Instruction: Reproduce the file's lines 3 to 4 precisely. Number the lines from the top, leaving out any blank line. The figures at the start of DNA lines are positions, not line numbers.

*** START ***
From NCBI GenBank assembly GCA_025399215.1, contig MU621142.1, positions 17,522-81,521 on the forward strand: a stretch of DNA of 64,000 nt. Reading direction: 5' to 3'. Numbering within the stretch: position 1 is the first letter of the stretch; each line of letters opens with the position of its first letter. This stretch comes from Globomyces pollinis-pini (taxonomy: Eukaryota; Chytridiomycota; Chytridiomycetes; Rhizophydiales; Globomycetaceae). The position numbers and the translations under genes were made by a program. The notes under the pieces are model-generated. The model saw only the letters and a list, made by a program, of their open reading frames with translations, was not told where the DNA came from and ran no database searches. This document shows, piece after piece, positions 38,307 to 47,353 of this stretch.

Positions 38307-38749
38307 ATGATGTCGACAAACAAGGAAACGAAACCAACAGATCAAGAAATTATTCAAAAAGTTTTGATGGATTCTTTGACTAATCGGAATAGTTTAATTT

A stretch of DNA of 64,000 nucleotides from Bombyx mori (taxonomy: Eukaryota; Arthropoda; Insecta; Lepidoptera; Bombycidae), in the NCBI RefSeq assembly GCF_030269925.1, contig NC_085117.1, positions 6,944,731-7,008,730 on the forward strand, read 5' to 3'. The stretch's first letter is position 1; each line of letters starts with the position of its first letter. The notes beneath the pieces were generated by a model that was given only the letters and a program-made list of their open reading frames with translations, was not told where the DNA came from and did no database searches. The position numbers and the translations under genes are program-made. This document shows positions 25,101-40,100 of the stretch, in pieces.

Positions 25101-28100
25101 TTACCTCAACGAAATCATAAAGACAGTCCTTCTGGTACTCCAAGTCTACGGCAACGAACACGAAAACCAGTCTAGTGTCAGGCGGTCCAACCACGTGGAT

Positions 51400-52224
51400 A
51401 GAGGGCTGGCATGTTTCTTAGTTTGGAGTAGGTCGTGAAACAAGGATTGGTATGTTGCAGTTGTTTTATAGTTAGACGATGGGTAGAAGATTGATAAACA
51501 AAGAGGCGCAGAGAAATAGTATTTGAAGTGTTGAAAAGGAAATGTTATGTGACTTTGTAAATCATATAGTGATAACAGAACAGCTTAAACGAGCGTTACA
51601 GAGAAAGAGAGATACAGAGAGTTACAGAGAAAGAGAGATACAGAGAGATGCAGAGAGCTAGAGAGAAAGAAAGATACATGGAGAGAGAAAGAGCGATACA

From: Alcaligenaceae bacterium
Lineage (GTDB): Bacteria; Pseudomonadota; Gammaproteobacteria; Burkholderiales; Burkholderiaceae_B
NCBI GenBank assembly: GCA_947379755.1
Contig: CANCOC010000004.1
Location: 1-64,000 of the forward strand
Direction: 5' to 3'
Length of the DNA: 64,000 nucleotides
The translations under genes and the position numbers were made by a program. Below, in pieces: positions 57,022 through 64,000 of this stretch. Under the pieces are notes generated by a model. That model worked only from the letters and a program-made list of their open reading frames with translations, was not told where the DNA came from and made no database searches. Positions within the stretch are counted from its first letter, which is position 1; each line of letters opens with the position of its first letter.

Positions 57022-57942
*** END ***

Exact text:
38307 ATGATGTCGACAAACAAGGAAACGAAACCAACAGATCAAGAAATTATTCAAAAAGTTTTGATGGATTCTTTGACTAATCGGAATAGTTTAATTT

A stretch of DNA of 64,000 nucleotides from Bombyx mori (taxonomy: Eukaryota; Arthropoda; Insecta; Lepidoptera; Bombycidae), in the NCBI RefSeq assembly GCF_030269925.1, contig NC_085117.1, positions 6,944,731-7,008,730 on the forward strand, read 5' to 3'. The stretch's first letter is position 1; each line of letters starts with the position of its first letter. The notes beneath the pieces were generated by a model that was given only the letters and a program-made list of their open reading frames with translations, was not told where the DNA came from and did no database searches. The position numbers and the translations under genes are program-made. This document shows positions 25,101-40,100 of the stretch, in pieces.